STIs or Sexually Transmitted Infections are gaining terrain right now, and for me, part of this is the lack of education surrounding sexual health. STIs are something to be afraid of, and they aren’t death sentences; they are easily treated. So, let’s dive into this blog and learn some of the practical things everyone should know about STIs.
1. Protecting yourself
When you have a new partner, it’s essential to protect yourself. Even if the person is confident and you trust them, you can only be truly safe if you get tested together. Before that, a condom is a must to avoid the risk of contracting an STI during sex.
Be careful; fellatio without a condom is also a risky practice since the AIDS virus or the chlamydia bacteria are transmitted through the seminal fluid (common at the beginning of an erection) and through the semen.
For optimal protection, condoms should be used at the beginning of foreplay. Some sexual caresses can also be contaminated. When in doubt, or if a condom is not available, abstinence is the best protection before getting tested…
2. Observe some hygiene rules
Be especially careful when trying on swimwear or underwear in a store:
- Keep your underwear on for protection.
- Never borrow a friend’s razor.
- Be aware that drug use carries risks of contamination. The transmission of certain STIs or STDs can also occur by sharing contaminated linen, even if it is quite rare.
Sharing snorting equipment such as straws carries a risk of infection by bacteria, viruses, and fungi. The highest risk is that of sharing injection equipment such as syringes, where the transmission of the AIDS virus, syphilis, and hepatitis is frequent. This is the case with cocaine use, which is increasingly widespread in the United States, especially among young people.
3. Get tested regularly
In order to be able to manage a possible STI, it is essential to get tested regularly. Having a Pap smear every two years at the gynecologist’s office can also detect HPV in case of doubt. It is necessary to ask for it. Be aware that fidelity in a couple does not prevent the arrival of this virus, which can have an incubation time of several years and sometimes be associated with an autoimmune disease.
Your gynecologist will still be able to make a diagnosis if you come to see him because of irregular discharge, pain during urination, small pimples, or itching that may be symptoms of an STI. A simple urine test will also detect the presence of chlamydia, and there are several screening tests for the AIDS virus.
You can be tested for free at your local Plan Parenthood (screening and diagnostic center), in associations, on authorized mobile devices, or in a medical analysis laboratory. You can also buy a self-test in a pharmacy if you have been at risk for HIV after having sex for more than 3 months.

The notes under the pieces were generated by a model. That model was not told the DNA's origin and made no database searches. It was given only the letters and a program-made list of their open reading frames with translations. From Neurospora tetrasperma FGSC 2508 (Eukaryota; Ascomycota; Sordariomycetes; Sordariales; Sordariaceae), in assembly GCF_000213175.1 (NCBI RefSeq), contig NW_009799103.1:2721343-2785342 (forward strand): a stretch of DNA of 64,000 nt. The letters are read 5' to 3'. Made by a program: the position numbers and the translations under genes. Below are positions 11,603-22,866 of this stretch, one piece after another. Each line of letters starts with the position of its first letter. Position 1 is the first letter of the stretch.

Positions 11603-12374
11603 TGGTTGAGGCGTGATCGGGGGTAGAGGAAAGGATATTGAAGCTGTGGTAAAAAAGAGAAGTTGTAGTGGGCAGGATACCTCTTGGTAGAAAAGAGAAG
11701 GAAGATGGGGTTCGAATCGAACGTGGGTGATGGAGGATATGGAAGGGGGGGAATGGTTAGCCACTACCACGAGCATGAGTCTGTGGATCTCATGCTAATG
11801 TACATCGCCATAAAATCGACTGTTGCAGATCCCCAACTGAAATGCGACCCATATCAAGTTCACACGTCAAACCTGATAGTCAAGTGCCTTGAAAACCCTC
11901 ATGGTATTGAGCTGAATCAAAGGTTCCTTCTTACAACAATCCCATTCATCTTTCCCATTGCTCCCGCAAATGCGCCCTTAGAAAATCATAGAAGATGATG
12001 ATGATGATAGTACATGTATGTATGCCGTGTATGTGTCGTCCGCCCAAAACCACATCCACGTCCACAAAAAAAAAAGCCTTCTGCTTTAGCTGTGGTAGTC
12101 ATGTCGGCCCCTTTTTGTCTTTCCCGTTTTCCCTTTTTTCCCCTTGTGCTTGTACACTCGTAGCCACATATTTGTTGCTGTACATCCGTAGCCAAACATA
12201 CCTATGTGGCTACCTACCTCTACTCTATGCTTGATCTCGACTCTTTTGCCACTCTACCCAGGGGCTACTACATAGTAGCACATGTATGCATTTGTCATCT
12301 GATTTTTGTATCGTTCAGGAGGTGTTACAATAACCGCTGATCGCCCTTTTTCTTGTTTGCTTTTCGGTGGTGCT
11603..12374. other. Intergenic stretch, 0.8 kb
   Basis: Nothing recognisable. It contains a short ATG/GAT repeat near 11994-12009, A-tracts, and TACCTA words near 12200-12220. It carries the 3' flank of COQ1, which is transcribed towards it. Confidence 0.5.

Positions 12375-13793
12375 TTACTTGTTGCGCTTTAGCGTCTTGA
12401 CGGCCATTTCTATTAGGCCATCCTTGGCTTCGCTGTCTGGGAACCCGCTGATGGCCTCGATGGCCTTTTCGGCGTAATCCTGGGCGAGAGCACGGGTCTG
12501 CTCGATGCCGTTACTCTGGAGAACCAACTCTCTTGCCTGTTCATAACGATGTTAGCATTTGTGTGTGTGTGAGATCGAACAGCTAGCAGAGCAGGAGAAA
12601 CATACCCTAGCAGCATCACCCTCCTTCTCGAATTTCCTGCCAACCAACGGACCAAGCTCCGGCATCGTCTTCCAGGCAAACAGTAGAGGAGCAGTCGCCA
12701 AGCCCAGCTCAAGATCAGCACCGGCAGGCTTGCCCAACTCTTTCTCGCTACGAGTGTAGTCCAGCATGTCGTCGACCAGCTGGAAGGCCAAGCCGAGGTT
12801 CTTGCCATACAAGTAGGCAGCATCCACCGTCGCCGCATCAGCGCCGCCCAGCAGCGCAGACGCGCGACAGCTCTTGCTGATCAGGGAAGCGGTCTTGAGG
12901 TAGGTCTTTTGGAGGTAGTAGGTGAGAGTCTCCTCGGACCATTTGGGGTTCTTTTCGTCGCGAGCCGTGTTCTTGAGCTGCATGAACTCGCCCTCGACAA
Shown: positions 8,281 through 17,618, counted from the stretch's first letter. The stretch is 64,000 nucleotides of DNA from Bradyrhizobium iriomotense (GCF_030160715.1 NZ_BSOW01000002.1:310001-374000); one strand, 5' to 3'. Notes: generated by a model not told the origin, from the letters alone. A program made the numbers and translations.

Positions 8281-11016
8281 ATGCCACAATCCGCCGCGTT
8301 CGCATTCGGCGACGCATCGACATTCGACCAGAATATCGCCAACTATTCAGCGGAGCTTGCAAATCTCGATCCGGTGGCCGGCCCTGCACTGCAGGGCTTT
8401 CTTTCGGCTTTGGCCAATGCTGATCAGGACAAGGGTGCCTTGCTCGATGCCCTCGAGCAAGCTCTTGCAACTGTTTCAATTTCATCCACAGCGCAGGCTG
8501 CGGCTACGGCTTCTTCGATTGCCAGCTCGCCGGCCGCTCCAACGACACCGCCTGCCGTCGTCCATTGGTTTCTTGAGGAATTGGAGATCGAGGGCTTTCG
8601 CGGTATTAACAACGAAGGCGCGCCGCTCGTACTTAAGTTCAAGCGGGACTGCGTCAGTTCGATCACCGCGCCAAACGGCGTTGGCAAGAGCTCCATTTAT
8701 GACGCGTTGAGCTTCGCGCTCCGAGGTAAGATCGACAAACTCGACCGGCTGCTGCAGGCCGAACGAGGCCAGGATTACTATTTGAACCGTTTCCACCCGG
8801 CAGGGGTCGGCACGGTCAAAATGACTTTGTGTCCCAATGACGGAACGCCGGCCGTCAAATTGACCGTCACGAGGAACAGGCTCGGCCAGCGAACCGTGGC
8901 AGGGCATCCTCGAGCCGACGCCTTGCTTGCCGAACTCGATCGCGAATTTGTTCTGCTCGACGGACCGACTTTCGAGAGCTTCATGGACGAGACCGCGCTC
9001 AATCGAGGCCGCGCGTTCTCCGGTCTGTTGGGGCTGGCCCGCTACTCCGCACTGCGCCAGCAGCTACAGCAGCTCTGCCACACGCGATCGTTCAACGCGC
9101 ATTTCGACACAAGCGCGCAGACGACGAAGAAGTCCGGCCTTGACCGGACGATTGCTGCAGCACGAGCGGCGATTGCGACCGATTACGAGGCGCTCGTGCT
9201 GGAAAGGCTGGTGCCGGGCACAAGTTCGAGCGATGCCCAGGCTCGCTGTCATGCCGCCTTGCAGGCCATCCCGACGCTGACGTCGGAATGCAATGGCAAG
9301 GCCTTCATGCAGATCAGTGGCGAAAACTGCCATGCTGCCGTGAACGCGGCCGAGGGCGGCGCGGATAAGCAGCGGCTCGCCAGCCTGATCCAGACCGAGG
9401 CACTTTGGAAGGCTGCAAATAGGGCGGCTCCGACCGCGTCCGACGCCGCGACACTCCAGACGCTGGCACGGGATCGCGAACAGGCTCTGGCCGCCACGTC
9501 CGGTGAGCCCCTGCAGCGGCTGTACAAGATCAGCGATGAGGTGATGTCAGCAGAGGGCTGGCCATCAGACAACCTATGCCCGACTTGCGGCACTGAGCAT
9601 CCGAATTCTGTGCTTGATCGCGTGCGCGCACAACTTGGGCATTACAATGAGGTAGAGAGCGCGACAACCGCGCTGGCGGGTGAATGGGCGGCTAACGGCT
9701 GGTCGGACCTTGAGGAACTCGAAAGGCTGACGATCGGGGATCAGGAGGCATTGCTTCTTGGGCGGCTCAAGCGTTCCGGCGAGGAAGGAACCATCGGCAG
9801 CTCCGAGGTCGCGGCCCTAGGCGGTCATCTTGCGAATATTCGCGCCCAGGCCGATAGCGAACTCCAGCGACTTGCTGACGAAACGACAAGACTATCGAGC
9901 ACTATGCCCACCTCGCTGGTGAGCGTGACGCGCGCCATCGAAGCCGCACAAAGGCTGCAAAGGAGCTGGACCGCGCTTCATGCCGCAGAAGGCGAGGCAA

4. Getting vaccinated against certain STIs
Unfortunately, there is still no vaccine against the AIDS virus, mononucleosis- also known as kissing disease- oral or genital herpes, or chlamydia. But there is an effective vaccine against hepatitis B, a highly contagious and incurable liver disease.
This vaccine, which is controversial because of its potential side effects, can nevertheless prevent this serious and widespread STI. It is also possible with a vaccine to prevent the majority of papillomaviruses, responsible for cervical cancer and infertility in women. This vaccine is most effective when given in adolescence.
5. Get treatment and tell your partners
Some STIs can be treated. Syphilis, chlamydia, and gonorrhea (known as “hot piss”) can be treated with antibiotics over varying lengths of time. It is necessary to react quickly in the case of chlamydia which can cause sterility in women. Herpes is incurable, but antiviral drugs can relieve the attacks.
Condylomata can be removed in the hospital by electrocoagulation. In any case, it is important to warn your partners so that they can be tested, get treatment if they have contracted the STI, and not transmit it to you or their future partners.
You should also know that there is an emergency treatment available if you have taken a risk with someone who has HIV, if you did not protect yourself or if the condom failed. This is called PrEP or pre-exposure prophylaxis and should be taken no later than 48 hours after intercourse. Go to your nearest emergency room to get it.
Remember, if you need more information go see your local medical practitioner or to the local Plan Parenthood. Sound off in the comments section below and let us know what you want to read next and if you want to read more about STIs.